South East: Confidence plummets as customer demand weakens

Business confidence in the South East fell 11 points during September to minus 10%, meaning the region returned to an overall pessimistic outlook, according to the latest Business Barometer from Lloyds Bank Commercial Banking.

Companies in the South East reported lower confidence in their own business prospects month-on-month at -8%. When taken alongside their views of the economy overall, this gives a headline confidence reading of -10%.

The drop comes after the South East became the first region in the UK to return to a net positive outlook during August, when overall confidence registered at 1%.

The Business Barometer questions 1,200 businesses monthly and provides early signals about UK economic trends both regionally and nationwide.

When asked about the impact COVID-19 was having on their business, the majority of firms continued to see demand negatively affected by coronavirus during September, with the picture worsening month-on-month. 64% experienced a fall in demand for their products and services, up six points on the month before. Meanwhile, only 12% experienced an increase in demand, down 5 points on August.

September’s data suggests many businesses expect to make redundancies following the end of the furlough scheme next month. When asked about job retention among firms with furloughed staff, just 18% expect to bring back more than 90% of their employees.

42% of South East firms surveyed said they aren’t currently using the Job Retention Scheme.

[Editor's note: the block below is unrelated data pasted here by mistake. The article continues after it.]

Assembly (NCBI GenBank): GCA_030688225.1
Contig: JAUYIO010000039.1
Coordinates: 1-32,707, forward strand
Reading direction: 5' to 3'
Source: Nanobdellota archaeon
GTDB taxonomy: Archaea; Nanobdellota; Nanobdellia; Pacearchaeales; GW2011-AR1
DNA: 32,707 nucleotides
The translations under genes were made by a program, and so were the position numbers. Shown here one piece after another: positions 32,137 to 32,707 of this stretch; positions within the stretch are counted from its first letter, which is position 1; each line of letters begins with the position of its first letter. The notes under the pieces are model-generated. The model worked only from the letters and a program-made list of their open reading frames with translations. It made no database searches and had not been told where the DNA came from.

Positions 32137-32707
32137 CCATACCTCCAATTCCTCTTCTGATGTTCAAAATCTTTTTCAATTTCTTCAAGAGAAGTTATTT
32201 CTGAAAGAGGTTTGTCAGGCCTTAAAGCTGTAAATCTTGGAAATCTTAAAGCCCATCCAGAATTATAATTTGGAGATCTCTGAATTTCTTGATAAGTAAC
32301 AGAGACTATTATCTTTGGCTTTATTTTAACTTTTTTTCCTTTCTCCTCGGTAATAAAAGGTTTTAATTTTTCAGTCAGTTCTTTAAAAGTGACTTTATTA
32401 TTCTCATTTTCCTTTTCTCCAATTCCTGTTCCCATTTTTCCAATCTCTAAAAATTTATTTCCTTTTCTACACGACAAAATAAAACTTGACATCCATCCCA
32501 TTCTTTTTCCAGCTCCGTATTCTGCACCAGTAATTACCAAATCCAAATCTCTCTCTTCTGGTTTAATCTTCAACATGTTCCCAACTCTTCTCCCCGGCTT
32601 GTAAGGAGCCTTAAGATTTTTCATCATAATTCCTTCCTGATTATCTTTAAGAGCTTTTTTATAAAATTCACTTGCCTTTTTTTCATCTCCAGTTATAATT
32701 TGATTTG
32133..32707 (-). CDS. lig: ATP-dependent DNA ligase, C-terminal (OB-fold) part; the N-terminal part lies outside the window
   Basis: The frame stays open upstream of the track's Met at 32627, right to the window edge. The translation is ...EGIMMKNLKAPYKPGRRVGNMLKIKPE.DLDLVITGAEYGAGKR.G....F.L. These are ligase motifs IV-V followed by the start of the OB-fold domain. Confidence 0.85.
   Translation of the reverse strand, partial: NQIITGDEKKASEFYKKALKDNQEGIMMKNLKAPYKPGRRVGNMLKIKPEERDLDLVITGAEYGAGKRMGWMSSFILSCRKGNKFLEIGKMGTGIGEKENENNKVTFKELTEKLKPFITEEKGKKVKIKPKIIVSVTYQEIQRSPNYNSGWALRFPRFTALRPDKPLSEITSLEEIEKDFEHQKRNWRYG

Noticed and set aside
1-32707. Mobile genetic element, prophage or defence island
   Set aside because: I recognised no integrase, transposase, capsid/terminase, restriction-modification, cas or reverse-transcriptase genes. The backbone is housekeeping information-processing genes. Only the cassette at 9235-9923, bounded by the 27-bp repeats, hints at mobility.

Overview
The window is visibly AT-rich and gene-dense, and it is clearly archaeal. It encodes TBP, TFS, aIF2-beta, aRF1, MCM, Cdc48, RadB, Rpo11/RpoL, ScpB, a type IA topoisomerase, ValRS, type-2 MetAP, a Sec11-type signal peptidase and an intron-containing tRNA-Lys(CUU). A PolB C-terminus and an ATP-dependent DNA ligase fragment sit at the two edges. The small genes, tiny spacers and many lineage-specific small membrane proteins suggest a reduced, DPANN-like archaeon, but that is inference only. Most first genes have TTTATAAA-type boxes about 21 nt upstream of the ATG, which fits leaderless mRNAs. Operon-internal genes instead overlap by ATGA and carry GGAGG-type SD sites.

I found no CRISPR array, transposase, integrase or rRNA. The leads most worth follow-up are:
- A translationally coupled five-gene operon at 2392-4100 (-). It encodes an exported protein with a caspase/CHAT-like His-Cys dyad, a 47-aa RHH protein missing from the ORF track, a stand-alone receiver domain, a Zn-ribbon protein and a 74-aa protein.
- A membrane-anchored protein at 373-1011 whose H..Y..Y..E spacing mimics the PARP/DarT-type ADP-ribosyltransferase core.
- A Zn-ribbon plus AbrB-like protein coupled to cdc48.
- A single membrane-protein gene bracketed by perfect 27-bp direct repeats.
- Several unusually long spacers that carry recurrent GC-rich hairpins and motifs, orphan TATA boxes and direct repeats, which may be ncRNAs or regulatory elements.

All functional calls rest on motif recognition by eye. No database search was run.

When asked about the impact of social distancing measures, 65% of businesses said they could, in theory, operate at full capacity while remaining COVID-secure, although 28% said they couldn’t operate fully within the rules.

Of the 55% of businesses reporting disruption to their supply chain during September, 40% expect the situation to improve within six months, while 8% expect it will take more than 12 months to return to normal levels.

Phil Kirk, regional director for the South East at Lloyds Bank Commercial Banking, said: “The end of special measures like Eat Out to Help Out and the imminent closure of the furlough scheme will have weighed on the outlook for South East firms this month.

“Looking ahead, the introduction of tighter restrictions could further affect demand dynamics and dampen trading prospects over the next six months – especially for late night bars, hospitality businesses reliant on office worker footfall, and sports venues.

“We’ll remain by the side of the region’s businesses as they navigate the challenges ahead.”